Kyle Fuller’s well-timed breakout year put him in a position to reel in a major payday in the offseason, but according to a report from Jason La Canfora of CBS Sports, it won’t come from Chicago.
“Re-signing Kyle Fuller should be a priority but he’s going to find a lucrative market ahead and will not be returning to Chicago, according to a source with knowledge of the situation,” La Canfora wrote in a piece examining each NFL’s team most difficult offseason decisions.
Fuller was the Bears’ highest-graded cornerback by Pro Football Focus’ grading standards and was undoubtedly the most improved player on a top-10 defense. Two years after struggling to transition in Vic Fangio’s scheme, Fuller started in all 16 games and played on 96 percent of the team’s defensive snaps. He may have been one of the most picked-on corners in football, but Fuller came away with 22 passes defended and hauled in a pair of interceptions last season.
And, of course, this wasn’t how the season was supposed to go for Fuller, especially after he missed the entire 2016 season recovering from a knee injury. Last offseason, the Bears signed Prince Amukamara and Marcus Cooper to essentially replace Fuller in the starting lineup. And while Amukamara provided steady production in his one-year “prove-it” deal, Cooper struggled early and often before being benched and relegated to special teams duty.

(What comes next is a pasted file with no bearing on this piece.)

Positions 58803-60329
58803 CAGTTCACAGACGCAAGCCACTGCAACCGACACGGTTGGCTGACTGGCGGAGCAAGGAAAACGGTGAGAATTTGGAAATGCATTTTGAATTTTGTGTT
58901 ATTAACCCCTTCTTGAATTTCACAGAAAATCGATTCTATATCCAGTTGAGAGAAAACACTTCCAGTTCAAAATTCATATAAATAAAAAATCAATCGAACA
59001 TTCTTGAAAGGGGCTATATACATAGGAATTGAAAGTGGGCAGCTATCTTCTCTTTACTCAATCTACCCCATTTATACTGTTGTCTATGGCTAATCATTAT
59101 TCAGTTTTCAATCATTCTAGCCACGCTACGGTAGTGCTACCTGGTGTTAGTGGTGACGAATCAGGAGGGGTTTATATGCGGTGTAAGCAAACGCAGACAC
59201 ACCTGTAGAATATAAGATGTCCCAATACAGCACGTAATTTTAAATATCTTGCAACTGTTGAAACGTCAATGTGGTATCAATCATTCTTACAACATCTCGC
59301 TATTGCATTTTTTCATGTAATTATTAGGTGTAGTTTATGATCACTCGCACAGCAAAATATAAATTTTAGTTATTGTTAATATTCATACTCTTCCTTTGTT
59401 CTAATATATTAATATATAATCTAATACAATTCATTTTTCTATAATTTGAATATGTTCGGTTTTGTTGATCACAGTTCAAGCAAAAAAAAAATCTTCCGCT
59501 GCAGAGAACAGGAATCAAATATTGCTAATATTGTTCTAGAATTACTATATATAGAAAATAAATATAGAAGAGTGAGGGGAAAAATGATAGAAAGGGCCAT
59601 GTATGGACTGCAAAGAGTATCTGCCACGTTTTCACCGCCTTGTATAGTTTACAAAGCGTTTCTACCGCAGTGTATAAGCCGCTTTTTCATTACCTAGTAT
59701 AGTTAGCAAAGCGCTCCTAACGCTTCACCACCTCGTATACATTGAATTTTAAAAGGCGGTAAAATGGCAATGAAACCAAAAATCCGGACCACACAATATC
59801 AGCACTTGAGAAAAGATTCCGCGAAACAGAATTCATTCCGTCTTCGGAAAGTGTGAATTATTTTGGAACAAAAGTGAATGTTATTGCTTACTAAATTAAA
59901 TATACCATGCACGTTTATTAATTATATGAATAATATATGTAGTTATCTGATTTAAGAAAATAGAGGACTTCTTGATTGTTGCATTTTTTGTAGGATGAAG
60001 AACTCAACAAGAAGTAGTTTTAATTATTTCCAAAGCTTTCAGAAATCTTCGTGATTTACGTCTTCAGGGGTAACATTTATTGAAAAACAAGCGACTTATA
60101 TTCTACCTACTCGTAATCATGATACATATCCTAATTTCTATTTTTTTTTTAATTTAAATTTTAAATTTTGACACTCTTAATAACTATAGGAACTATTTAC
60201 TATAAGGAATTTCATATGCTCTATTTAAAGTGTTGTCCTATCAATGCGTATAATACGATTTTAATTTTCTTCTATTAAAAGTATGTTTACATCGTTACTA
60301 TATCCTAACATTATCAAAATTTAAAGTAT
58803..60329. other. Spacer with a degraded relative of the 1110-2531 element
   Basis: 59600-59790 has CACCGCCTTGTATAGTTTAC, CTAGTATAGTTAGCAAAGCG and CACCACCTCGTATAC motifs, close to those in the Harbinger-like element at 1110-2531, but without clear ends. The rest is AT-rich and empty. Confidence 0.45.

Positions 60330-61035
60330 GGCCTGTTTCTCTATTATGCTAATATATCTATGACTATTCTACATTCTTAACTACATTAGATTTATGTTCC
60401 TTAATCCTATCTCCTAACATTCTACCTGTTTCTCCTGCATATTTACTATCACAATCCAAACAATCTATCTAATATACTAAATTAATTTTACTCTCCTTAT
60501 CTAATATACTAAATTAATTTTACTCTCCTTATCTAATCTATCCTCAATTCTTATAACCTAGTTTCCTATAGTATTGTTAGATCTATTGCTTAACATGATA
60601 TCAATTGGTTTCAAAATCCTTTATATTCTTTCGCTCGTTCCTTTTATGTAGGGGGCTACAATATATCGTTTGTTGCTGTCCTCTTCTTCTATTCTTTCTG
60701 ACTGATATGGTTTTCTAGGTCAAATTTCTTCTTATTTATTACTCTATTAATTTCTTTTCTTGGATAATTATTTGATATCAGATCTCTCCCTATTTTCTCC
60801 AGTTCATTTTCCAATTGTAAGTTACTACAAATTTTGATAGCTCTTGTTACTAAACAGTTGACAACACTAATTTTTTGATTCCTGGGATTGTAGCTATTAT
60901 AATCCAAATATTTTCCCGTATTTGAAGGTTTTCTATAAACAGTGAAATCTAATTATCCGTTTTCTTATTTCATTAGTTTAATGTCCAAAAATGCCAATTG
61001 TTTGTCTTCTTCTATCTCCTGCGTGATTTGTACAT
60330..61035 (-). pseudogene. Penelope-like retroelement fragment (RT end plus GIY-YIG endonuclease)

The Bears drafted Fuller with the 14th pick in the 2014 NFL Draft, but received inconsistent play from the Virginia Tech product in his first two seasons. Those inconsistencies and his injury riddled 2016 were factors in the team not picking up his fifth-year option last summer. Now, the team is at risk of losing both of its top starting cornerbacks. Remember, Amukamara is a free agent, too.
Losing Fuller to free agency would be a bitter pill to swallow for a defense that appears to be on the brink of making big things happen. If it happens, it will also mark the second straight season in which a draft pick developed by the Bears will leave for greener pastures.
It’s important to note, however, that while La Canfora reports Fuller won’t return, Chicago could keep him by using the franchise tag, which would guarantee him a one-year salary of more than $14 million based on 2017’s franchise tag numbers.
Hope isn’t lost yet for a Fuller-Bears reunion. Stay tuned.